They don't seem to wait for me to weigh in, not that I was going to exactly say no. Where else would we sleep tonight? They open the large, pointy gates and this is when I notice the fountain. It's out of place. Everything else is creepy as hell in a haunted house sort of way, but Cupid urinating into the fountain's pool? We all stopped when we saw it.
"Can we take that out?" I ask hopefully.
"Yeah," mom breathes. "Yeah, we can." Thank God.
We walk forward, mom jingling the keys in her hands nervously and dad with one arm around her and the other hand half in his pocket. I liked that I had happy parents. They were fairly young, too. Uncle Barney was young. Too young to die. They never really told me how he died, but from the conversations mom had on the phone with Grandma, it sounded like he hanged himself.
They treated the subject with kid gloves when they told me. I'm in grade 11, I'm not a child. It probably was because Uncle Barney was always my favourite. He always had an interesting story to tell. None of them were true, though. I was long past believing in magic and stuff, but even during his last visit I played along. He was so good at telling stories.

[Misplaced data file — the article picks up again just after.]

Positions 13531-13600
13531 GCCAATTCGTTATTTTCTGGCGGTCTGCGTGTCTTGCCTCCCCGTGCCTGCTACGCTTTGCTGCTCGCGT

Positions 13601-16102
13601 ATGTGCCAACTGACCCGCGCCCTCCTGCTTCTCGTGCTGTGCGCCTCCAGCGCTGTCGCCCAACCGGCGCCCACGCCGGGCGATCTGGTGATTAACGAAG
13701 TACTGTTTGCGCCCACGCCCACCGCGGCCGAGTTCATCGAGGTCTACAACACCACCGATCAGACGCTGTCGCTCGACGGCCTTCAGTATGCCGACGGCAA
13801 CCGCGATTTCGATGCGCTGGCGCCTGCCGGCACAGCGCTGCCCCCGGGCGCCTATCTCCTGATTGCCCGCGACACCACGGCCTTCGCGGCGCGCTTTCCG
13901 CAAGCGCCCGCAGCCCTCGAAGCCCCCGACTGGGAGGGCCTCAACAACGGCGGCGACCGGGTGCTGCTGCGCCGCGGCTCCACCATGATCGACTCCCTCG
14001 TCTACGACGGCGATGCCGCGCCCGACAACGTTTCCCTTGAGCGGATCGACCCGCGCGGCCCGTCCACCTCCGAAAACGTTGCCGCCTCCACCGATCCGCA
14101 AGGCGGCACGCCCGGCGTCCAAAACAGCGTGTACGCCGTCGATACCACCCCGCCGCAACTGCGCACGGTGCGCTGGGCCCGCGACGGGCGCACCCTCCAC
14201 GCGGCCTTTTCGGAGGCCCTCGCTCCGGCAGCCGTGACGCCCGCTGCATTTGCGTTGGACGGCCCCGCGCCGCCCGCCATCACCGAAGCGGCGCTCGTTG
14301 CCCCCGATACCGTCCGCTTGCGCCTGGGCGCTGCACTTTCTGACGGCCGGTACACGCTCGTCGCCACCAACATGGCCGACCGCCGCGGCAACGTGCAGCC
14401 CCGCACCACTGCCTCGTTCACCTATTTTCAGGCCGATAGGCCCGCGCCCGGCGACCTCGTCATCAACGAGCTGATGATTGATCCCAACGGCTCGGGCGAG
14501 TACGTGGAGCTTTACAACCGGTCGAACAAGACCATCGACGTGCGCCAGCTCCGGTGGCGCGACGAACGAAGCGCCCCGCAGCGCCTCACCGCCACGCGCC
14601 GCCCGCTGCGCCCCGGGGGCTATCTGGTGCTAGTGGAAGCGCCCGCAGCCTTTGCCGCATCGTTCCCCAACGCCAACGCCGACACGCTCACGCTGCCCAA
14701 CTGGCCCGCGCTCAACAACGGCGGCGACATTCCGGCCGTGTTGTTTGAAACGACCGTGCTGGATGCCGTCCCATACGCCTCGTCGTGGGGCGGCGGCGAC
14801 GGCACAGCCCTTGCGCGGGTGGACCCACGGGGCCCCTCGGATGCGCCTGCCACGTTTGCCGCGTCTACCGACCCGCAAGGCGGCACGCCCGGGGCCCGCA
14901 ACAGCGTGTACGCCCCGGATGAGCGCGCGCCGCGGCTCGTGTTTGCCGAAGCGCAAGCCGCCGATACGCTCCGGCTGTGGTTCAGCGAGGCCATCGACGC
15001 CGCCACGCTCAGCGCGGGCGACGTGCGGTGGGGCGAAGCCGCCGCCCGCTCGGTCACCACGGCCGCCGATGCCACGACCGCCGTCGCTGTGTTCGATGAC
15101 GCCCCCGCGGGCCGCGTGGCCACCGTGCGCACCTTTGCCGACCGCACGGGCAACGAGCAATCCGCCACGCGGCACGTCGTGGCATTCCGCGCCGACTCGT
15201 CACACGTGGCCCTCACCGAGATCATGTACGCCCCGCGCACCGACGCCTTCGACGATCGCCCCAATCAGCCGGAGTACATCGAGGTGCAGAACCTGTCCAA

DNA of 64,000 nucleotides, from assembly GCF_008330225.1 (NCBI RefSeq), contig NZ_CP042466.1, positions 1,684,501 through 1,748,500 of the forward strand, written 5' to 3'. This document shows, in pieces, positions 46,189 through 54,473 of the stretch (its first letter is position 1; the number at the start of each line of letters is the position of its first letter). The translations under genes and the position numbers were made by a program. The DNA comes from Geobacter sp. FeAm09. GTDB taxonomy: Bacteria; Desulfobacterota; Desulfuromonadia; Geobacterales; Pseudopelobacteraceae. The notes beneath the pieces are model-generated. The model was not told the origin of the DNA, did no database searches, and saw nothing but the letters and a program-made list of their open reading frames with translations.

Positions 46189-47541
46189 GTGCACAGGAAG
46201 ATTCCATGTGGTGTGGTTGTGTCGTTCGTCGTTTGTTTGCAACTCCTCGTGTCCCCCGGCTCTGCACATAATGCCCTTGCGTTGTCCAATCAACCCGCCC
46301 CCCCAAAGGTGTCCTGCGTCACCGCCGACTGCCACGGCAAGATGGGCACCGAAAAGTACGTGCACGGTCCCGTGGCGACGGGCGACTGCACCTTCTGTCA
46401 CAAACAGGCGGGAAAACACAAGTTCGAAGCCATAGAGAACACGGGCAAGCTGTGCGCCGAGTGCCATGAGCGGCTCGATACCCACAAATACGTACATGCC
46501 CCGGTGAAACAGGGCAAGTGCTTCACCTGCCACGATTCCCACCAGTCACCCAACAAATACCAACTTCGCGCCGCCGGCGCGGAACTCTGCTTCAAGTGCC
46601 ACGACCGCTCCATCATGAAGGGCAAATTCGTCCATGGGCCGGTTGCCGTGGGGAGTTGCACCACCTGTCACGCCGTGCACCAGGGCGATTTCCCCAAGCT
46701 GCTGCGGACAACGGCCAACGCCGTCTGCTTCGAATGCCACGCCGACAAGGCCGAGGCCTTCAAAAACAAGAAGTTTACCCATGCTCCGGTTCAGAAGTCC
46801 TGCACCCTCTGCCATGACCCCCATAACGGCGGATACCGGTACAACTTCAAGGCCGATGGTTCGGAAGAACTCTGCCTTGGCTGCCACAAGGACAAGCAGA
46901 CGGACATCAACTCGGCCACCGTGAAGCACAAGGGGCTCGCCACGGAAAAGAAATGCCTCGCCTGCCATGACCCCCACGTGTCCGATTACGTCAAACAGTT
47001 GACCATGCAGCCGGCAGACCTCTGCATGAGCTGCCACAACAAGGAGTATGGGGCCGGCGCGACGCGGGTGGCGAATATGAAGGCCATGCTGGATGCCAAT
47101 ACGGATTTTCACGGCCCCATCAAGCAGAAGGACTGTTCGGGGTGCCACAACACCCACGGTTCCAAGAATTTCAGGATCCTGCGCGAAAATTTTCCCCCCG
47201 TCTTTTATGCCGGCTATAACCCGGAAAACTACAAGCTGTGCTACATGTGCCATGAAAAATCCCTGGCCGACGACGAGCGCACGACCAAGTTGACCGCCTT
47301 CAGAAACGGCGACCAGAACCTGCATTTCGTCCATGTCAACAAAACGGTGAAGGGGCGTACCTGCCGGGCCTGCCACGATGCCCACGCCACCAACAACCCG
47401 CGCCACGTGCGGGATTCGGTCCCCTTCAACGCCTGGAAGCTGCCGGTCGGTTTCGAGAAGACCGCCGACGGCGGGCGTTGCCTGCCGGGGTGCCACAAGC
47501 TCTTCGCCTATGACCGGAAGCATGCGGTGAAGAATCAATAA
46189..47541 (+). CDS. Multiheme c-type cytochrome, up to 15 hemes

He was younger than my mother. The youngest on her side of the family. Why would he kill himself? It didn't make any sense, and now I feel tears coming on. I'd better stop and focus on whatever other creepy things made this house. We pass what looks like a werewolf shaped bush. No wonder he killed himself.
The front door is huge. It's a double door, like one for a gigantic mansion. Mom put the key in the keyhole and when it unlocked, I swear it sighed. She pushed the doors open and what we saw was something straight out of Haunted Mansion. I half expected my dad to suddenly morph into Eddie Murphy.
The ceiling was really high up, there was a stairwell on either side of the entry hall that rose to a balcony that sort of just stood over people as they entered. It was huge. Too huge for us. Definitely too huge for one person to live in. There was an overly extravagant chandelier hanging over head. I bet that's where he hung himself from.
The entire place reeks of dust and old wood. I had to live here. For the next two years at least. But looking at last year's grades it may be a lot longer. Dad found a light switch and the chandelier barely lit up. The room was risen from a creepy dark to a gloomy bright that reminded me of so many fancy houses I've seen in movies. Mostly it reminded me of Haunted Mansion.
"Okay, so Alex," mother begins, "why don't you go and pick out your room? Your father and I will go and start unloading the truck." One of the advantages of being a small teenage girl; you don't have to do a lot of heavy lifting. Or at least I didn't. I'm sure there were those out there who had to, but I didn't care about them really.
"Okay," I answer. Time to begin exploring. I walk up the stairs. They don't creak. Okay, the house gets one point. That brings it up to -63. It loses one point for every creepy bush sculpture outside and three for ripping off one of my favourite movies. For no creaking stairs I can almost deal with the werewolf.